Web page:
Sunday, June 26, 2005

MSNBC: Al-Qaida finds safe haven in Iran

A Daily Briefing on Iran:

"Somewhere north of Tehran, living perhaps in villas near the town of Chalous on the Caspian Sea coast, are between 20 and 25 of al-Qaida’s former leaders, along with two of Osama bin Laden’s sons.

Men such as Saif al-Adel, the former military commander of al-Qaida, and Suleiman Abu Ghaith, the bespectacled bin Laden spokesman, are not in hiding but rather in the care — or custody — of Iran’s Revolutionary Guard.

“They are under virtual house arrest,” not able to do much of anything, said one senior U.S. intelligence official, speaking on condition of anonymity.

How they got there and what will happen to them is one of the more intriguing stories of the war on terror, one that is filled with secret movements, stolen communications and a failed attempt at a prisoner exchange involving Iranian dissidents.

“We believe that they're holding members of al-Qaida's management council,” Fran Townsend, President Bush’s counterterrorism czar, said of Iran.

In an interview with Tom Brokaw two weeks ago, she added: “And we have encouraged and suggested that they ought to try them, they ought to admit freely that they're there — which they have not done — that they're holding them. Or they ought to return them to their countries of origin, which they've also been unwilling to do.”

As a former senior U.S. counterterrorism official told NBC News: “The U.S. government believed that the Saudis made a deal with the Iranians in 1996 after the Khobar Towers bombing. The deal was structured this way: The Saudis would not cooperate with the U.S. on the investigation, knowing that if they did cooperate, the U.S. would have the justification for bombing Iran.”

In return, said the official, who spoke on condition of anonymity, the Iranians agreed not to support any terrorist attacks in the kingdom. (Ultimately, the United States charged Saudi Hezbollah members with the Khobar Towers attack and named as unindicted co-conspirators two officers of Iran’s Ministry of Intelligence.)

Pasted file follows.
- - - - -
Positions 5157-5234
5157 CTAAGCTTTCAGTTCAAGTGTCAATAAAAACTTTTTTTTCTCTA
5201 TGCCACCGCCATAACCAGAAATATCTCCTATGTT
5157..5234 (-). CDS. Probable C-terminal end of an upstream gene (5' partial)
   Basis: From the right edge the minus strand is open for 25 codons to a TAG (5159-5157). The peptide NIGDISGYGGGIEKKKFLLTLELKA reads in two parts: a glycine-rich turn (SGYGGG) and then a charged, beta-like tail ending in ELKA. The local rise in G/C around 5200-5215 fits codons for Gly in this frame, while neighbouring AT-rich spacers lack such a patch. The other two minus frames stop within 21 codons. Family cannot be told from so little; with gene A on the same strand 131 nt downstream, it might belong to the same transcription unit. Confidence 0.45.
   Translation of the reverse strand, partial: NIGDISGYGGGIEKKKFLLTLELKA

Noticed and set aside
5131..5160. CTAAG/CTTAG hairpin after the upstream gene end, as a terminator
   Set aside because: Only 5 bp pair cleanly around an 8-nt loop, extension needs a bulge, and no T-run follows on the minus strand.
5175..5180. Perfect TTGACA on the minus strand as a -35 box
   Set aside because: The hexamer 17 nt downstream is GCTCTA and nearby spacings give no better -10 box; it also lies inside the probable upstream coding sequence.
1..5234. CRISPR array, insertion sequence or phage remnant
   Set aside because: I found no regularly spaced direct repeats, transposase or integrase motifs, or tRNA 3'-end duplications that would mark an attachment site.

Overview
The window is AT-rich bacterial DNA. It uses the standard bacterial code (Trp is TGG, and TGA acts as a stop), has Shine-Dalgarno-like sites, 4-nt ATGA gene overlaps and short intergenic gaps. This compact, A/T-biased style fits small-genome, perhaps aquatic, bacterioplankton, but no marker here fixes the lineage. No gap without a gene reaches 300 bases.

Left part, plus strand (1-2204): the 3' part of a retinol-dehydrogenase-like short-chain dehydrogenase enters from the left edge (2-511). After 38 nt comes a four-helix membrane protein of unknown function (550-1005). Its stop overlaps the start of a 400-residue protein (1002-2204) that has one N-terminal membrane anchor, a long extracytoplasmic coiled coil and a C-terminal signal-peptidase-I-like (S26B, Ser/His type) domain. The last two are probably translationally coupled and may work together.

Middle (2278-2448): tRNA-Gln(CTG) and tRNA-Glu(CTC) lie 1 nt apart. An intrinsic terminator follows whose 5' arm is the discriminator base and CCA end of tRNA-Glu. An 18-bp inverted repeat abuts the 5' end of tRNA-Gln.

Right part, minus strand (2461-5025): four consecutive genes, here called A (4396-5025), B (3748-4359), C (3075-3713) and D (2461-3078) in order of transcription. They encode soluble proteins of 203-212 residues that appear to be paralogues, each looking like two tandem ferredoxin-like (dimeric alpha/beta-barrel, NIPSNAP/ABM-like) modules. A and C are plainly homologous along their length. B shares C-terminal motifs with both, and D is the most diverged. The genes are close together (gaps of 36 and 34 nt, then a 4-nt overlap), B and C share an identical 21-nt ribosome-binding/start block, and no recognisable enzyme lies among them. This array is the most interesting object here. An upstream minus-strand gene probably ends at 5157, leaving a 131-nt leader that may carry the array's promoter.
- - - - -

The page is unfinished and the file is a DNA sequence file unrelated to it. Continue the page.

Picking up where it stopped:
“Then, in 2003, we are told, the Saudis — with U.S. and British help — discovered that al-Qaida's management council in Iran was communicating with the al-Qaida cell in Saudi that had carried out the attacks on Western compounds in Riyadh," the official said.

House arrest
“The Saudis let the Iranians know and, citing the earlier agreement, demanded that the Iranians put a halt to the operations of the management council, leading to the Iranians putting the 20 to 25 al-Qaida officials in Iran under virtual house arrest,” the official said.

And that’s just what happened, say current U.S. officials. According to reports in the Arab media, they were rounded up and taken to two locations guarded by Iran’s Revolutionary Guards: one in villas in the Namak Abrud region, near the town of Chalous on the Caspian coast, 60 miles north of Tehran, and the other in Lavizan, a region northwest of the capital that also houses a large military complex.

Publicly, all CIA Director Porter Goss will say is that Iran has “detained” al-Qaida elements.

In fact, he said, Iran first proposed the exchange of al-Qaida operatives for leaders of the group Mujahedeen E. Khalk who are under U.S. control in Iraq. The MEK has been on the State Department’s list of terrorist organizations since 1998, when the Clinton administration was trying to open up lines of communications with Iran. The State Department blames the group for the killings of five Americans in the run-up to the Iranian revolution in 1979 and various murders and attacks on Iranian diplomats and civilians both inside and outside Iran.

In addition, Saddam Hussein had financed, trained and armed the MEK, even building the group a 5,000-man training facility in Fallujah (now being used by the U.S. Marines) and used them in the Iran-Iraq War and in cross-border attacks after the war.

“The exchange was never formally proposed, but several general offers were made through third parties, not all of them diplomatic,” said the official, who spoke on condition of anonymity.

“One reason nothing came of it was because we knew that there were parts of the U.S. government who didn't want to give them the MEK because they had other plans for them … like overthrowing the Iranian government.”

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